About Time: You Discovered Gastronomy in Northern FranceBy Rosie Crossman
Holidays in France are just fantastic. Northern France lies in wait, a roadside blur for those venturing toward the heat drenched sunflower fields of the South. The escape route, which leads toiling workaholics towards Rose wine, and basking in the seaside air. But do not underestimate Northern France. To stereotype the flanders fields as a flat and disenchanting passageway, where little else but booze cruise transactions occur, would be to miss out.
Just a stone’s throw from Dover lies a history steeped matrix of culture. Flanders dwellers should be pompous, safe in the knowledge that their rich offerings are utterly captivating. Yet, they are modest, attentive and eager to share their stories and passions.
Grab your rucksack and hop on a ferry; we suggest MyFerryLink – they have fantastic pastries. Take a weekend, or even a day, to be captivated by the North.
The Hiltop Town – Cassel
With history stretching back to Roman times, the Flemish settlement of Cassel lies on something of a novelty in the North, a hill.
We wished that the cobbled streets could speak of the town’s fascinating war torn history. In 1940 Cassel witnessed the struggle of a generation, who fiercely contested the German invasion. During this time much of the town was destroyed, but Cassel’s decoratively clad streets have since been lovingly pieced back together.
The true beauty of the French Flanders owes a lot to the tangle of Flemish, Dutch, English, French and Norwegian cultures. On the outskirts of Cassel lies the Flemish styled red brick farmhouse of Jardin de la Ferme, The extensive gardens are the tireless craft of Emmanuel de Quillacq and Bruno Caron.
Those who consider garden visits a touch geriatric, are advised to sit beneath the hop draped beams of the farm house, with a slice of the superb Speculoos tart. That said, you would be mad to not take a wander through the fourteen themed rooms of greenery. Peering through the little ‘windows’ gauged in the hedge at intervals, you will be treated to many different views of the leaf framed landscape. While away the hours sketch book in hand, or take deep breaths to cure your pollution filled lungs.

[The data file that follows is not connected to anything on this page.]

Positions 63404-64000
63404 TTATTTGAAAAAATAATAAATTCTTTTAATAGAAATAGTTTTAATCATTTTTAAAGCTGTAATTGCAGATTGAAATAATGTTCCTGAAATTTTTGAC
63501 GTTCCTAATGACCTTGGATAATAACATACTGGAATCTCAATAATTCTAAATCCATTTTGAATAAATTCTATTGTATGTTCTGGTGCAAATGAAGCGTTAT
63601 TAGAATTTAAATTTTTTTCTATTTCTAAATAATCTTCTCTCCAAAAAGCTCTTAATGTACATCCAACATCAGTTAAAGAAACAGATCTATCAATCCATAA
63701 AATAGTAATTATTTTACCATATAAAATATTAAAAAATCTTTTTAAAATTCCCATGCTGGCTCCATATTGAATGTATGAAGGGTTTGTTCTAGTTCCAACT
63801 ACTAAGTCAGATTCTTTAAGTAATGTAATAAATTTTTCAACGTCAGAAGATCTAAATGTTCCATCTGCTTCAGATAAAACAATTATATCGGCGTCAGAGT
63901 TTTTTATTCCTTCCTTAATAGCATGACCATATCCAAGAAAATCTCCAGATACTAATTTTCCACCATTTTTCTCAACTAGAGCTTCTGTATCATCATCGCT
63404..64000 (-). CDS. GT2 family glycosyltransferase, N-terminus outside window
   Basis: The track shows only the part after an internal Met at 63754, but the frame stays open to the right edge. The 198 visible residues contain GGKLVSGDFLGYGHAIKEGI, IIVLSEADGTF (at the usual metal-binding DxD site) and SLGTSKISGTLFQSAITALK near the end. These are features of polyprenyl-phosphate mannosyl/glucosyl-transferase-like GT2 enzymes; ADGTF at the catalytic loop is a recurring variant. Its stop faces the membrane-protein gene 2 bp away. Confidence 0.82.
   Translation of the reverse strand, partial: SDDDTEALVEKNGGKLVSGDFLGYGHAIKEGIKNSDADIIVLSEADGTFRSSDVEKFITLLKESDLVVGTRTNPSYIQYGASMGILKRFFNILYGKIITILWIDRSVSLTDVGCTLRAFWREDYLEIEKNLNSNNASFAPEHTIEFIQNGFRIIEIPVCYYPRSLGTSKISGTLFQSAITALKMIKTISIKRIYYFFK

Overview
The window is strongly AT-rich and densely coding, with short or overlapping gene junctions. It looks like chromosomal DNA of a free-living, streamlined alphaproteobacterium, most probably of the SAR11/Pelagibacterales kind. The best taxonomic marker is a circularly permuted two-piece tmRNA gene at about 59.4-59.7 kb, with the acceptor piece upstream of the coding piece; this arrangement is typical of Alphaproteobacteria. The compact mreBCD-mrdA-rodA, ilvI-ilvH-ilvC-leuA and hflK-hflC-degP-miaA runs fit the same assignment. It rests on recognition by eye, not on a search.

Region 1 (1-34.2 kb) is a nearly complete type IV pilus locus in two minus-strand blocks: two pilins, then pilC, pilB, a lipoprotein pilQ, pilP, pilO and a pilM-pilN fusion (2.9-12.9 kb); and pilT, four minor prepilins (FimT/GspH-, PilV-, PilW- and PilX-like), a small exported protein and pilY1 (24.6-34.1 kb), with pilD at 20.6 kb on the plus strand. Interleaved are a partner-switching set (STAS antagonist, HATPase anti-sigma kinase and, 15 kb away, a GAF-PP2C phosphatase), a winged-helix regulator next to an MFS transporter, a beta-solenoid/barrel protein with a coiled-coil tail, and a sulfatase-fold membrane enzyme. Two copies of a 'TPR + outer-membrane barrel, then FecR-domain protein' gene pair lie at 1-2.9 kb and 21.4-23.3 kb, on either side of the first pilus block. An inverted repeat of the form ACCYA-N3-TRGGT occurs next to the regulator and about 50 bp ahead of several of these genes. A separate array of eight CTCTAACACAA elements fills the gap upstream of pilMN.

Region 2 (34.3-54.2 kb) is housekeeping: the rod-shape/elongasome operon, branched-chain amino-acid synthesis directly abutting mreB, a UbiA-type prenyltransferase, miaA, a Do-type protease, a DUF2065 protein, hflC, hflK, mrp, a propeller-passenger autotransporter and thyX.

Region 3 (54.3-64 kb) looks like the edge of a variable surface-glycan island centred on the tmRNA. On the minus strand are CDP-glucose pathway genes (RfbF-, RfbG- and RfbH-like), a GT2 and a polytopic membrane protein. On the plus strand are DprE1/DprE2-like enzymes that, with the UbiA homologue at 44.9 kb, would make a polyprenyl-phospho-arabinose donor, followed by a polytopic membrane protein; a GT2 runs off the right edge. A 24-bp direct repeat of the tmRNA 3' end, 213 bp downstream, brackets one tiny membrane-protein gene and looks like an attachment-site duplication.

For full frontal Flemish immersion, head to Bruno and Emmanuel’s side project, the Estaminet, Het Kasteel Hof. Estaminets are defined as ‘French cafes serving alcoholic beverages’. The restaurant may well be just the spot to sample the local beer, but it also offers the best grub in town, and a small but perfectly packed delicatessen. Watch on as freshly picked apples from Jardin de la Ferme are peeled at a neighbouring table, providing a reassuringly rustic experience.
*Make sure to ask to go up to the balcony, the view provides a first kiss flutter in your stomach.
Taking in Lille
A trip to the North of France wouldn’t be complete without nipping to Lille, France’s forth largest city. Those keen for a spot of masterpiece roulette, should head to Le Palais Des Beaux Arts de Lille, the largest collection of art outside of Paris. For an excellent overview of the city try:
The 2CV is a French institution. The first car of many a French teenager, it comes complete with hair dryer sized engine, soft-top (of sorts) and interesting suspension. The 2CV has taken on a new role as a vessel for city tours. Hope for bright, clear skies and with the help of your guide/ driver soak in Lille. Highlights include the Gothic Royal Opera House and Vielle Bourse, once the City’s Trading Exchange, now an intricately restored structure with grand Renaissance glory.
Lille’s Cathedral is an endearing mash of traditional and modern architecture. Despite it’s dwarfing size, step inside and you can’t help but be enveloped by safety and warmth. Savour the rare moment where you find yourself so immersed in splendour and so lost in thought, that time stands still. Laced light streams in through the stained glass mosaic arches and candles flames flicker dutifully, tokens of hope, love and prayer.
In Lille’s Cathedral we all stand equal, shielded from judgement. If you can tear yourself away, the true magic is revealed when you turn to leave. To the south the traditional stained glass is replaced with an illuminated, abstract and beguiling sun, which runs the height of the building.
Scoff Tea at Chez Meert
When visiting Lille, taking tea at Meert is a imperative. Don’t be put off by the hordes, they are there for good reason. Fight you way to the shop window and gaze in on row upon row of hand crafted patisserie royalty. Deciding just what to demolish is impossible, we suggest making a shortlist and heading inside.
Wash your cake down with Meert’s viscous hot chocolate, which deserves to have a poem written in honour of its unctuous artery blocking, sweet tooth satiating splendour. Afterwards, pop into the shop and snap up a cake or three for your betrothed- careful cake obliteration does occur when packed upside down in suitcases.
Dinner at Rouge Bar by Steven Ramon
In June, Steven Ramon, one of the finalists in France’s answer to Masterchef; Top Chef, opened Rouge Bar. Well on his way to Michelin stardom, Steven jam packs his dishes with fresh, unusual, and seasonal produce. Delicate scallops come served with earthy mushrooms and thinly sliced beetroot and amuse bouche lobster morsels, with just a touch of pickled cabbage. Make sure to book, the restaurant gets very busy.
With many thanks to My Ferry Link, The French Tourist Board + Sara.